Britain was such a happy exception. You did so much not only for the ‘public understanding of science’ but also for the ‘public understanding of humanities (and politics)’.
Where is Europe going if even the shepherds are getting lost….?
A man of the street of Rome
[downgraded to middle-brow status
(though proud of it),
whose ancestors were noble citizens of Rome
since at least 10 centuries]
Saturday, October 20, 2007 3:49:00 PM
The arrow was cruel, no doubt, and painted with subtle venom, especially if you consider his nick, Gracchi, and the fact that only 40 years earlier sublime (and high-brow) Bertrand Russel, together with hundreds of other high-brow British intellectuals, had the rare quality of being understood even by porters (or street cleaners, if you prefer.)
This dirty shot to the Gracchi guy was in fact such a blow in my view that, thinking of it now while I’m writing, I am not so proud of it, I’m not so proud of it at all.
In any case my legions of words having been too quick for him – and too well organized, I’ll confess my silly pride – this poor, decent Briton thus finally replied:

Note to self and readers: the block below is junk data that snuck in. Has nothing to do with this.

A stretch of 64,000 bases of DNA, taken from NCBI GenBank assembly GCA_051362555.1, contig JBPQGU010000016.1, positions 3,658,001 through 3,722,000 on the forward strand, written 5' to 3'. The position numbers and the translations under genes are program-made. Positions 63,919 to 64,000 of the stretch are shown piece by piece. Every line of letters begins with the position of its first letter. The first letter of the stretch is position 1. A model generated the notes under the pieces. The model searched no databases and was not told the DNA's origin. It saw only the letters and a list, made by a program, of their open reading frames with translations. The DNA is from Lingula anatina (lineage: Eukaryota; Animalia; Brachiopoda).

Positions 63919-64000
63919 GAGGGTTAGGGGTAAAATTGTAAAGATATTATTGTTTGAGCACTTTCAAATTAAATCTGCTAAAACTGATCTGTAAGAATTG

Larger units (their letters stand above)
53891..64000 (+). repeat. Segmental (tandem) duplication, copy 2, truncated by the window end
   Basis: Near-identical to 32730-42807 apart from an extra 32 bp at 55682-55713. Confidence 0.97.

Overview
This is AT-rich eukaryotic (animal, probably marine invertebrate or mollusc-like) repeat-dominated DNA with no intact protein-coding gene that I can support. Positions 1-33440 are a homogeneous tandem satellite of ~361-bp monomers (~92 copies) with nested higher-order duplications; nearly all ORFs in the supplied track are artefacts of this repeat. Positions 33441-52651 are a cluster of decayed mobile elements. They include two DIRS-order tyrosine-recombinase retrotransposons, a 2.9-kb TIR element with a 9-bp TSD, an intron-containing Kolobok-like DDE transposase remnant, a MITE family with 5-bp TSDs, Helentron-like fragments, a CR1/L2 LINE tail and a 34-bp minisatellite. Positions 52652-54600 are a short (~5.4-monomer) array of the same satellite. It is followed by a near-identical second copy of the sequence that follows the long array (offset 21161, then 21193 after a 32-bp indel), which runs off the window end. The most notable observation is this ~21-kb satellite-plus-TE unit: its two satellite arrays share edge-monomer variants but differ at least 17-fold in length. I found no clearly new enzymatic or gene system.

“Thanks TD [TD?]
Manofroma cheers for the praise. I’m sorry about the sophistication- I do write some simpler articles- but basically I write this for fun, so though I’ll try and be more concise in the future I suspect the subjects won’t change! I do think that there is a point in there- and I think TD [??] has found it for example- anyway thanks for visiting and sorry your visit disappointed you in some ways.”
Saturday, October 20, 2007 4:12:00 PM
Nice reply, after all, and his blog highly cultivated and interesting indeed, of a higher quality than mine, no doubts about it.
But then, total victory of Roma over the UK? Oh no no no, of course not. Great Britain always backfires.They never give up, never, even during Alexandrian-style decadence.